Tort Action by Fisheries Observer
In Bauer v. MRAG Americas, Inc., No. 09-17254, an action by a fisheries observer aboard a fishing boat who was injured by a cable on the vessel that snapped and hit her, the court affirmed the dismissal of the complaint where 16 U.S.C. section 1383a(e)(7)(A)'s immunity provision precluded a negligence suit by a federal observer who was injured while taking a restroom break.
As the court wrote: "Congress passed the Marine Mammal Protection Act ("MMPA"), 16 U.S.C. §§ 1361 et seq., in response to the concern that marine mammals "are, or may be, in danger of extinction or depletion as a result of" human activities. Id. § 1361(1). As part of the protection efforts under both the Magnuson-Stevens Act, 16 U.S.C. §§ 1801 et seq., and the MMPA, the Secretary of Commerce may require vessels to have observers aboard to monitor compliance with fishing regulations and to "obtain statistically reliable information on the species and number of marine mammals incidentally taken in the fishery." Id. § 1383a(e)(1); see also id. § 1821(h)."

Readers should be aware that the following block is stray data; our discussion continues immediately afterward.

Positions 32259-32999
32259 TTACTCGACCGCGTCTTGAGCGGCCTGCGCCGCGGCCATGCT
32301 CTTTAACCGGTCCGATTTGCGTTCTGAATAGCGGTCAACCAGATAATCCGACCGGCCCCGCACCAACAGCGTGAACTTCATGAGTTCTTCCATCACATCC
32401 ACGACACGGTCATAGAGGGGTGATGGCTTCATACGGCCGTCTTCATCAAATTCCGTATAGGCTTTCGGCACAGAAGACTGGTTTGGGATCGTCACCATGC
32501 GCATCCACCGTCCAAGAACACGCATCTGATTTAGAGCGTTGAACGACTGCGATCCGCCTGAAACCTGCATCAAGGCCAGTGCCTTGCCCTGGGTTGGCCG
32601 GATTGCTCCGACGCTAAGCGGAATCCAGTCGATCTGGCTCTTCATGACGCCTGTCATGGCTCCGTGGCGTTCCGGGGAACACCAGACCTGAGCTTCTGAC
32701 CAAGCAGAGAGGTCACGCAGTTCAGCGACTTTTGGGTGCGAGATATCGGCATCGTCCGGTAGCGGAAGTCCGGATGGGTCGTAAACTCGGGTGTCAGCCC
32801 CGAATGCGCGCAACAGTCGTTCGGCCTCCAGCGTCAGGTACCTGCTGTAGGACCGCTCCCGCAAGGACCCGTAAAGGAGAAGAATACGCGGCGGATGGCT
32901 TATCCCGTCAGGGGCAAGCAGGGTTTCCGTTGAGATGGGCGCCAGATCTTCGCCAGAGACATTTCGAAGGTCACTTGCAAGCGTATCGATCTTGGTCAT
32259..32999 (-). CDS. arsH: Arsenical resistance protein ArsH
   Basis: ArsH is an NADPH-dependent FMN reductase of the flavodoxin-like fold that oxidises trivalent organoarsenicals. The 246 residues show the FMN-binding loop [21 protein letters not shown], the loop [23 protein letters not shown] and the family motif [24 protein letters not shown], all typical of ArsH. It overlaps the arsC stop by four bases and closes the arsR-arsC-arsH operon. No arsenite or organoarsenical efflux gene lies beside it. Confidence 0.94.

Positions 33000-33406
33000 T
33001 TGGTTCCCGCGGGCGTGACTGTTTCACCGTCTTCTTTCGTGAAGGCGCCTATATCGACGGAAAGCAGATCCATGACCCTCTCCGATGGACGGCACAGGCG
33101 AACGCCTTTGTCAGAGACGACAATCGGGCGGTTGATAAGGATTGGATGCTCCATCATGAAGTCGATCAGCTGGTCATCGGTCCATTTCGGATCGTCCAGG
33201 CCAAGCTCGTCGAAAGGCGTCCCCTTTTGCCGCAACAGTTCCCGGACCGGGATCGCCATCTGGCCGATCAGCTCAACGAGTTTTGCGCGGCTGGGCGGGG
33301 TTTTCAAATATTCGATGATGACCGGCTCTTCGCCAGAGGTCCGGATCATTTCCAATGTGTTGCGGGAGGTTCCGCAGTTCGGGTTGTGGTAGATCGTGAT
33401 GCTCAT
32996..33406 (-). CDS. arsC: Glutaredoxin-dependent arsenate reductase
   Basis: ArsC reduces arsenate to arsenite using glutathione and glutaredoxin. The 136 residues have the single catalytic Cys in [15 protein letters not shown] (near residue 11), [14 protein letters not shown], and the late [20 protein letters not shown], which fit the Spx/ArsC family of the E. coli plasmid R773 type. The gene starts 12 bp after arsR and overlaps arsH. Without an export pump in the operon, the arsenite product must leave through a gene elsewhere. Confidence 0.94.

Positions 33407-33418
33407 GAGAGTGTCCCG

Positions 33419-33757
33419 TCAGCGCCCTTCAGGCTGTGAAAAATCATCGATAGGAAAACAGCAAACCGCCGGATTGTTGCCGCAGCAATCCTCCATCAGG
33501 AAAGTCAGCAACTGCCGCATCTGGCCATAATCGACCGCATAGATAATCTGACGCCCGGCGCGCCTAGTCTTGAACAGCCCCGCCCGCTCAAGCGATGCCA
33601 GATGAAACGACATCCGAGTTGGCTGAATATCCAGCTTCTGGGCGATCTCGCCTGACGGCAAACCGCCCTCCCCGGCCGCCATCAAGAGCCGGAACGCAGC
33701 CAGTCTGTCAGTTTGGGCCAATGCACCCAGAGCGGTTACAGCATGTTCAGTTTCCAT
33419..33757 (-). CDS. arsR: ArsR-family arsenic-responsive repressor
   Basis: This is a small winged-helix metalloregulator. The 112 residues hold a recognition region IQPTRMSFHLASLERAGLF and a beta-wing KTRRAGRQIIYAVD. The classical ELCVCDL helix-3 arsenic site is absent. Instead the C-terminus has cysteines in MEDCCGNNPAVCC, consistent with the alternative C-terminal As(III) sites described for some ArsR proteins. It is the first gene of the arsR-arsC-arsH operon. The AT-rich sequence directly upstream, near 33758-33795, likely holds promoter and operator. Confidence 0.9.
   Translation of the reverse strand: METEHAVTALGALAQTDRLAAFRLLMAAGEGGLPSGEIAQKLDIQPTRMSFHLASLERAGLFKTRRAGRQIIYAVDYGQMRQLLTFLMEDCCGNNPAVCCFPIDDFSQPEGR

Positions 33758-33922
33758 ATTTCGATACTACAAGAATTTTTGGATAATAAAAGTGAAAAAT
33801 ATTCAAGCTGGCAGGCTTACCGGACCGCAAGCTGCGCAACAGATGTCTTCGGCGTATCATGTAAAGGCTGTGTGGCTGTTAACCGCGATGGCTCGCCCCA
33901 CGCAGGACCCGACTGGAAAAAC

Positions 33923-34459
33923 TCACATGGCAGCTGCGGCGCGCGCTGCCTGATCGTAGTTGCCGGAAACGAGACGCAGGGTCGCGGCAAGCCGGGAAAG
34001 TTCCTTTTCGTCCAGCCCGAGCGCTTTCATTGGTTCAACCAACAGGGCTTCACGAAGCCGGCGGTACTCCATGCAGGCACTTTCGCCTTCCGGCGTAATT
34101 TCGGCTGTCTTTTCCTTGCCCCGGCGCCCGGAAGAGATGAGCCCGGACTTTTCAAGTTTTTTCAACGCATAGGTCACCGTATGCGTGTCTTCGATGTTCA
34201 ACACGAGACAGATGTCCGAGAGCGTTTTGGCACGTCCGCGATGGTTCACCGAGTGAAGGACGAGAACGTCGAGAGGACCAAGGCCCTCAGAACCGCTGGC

- Read the Ninth Circuit's Decision in Bauer v. MRAG Americas, Inc., No. 09-17254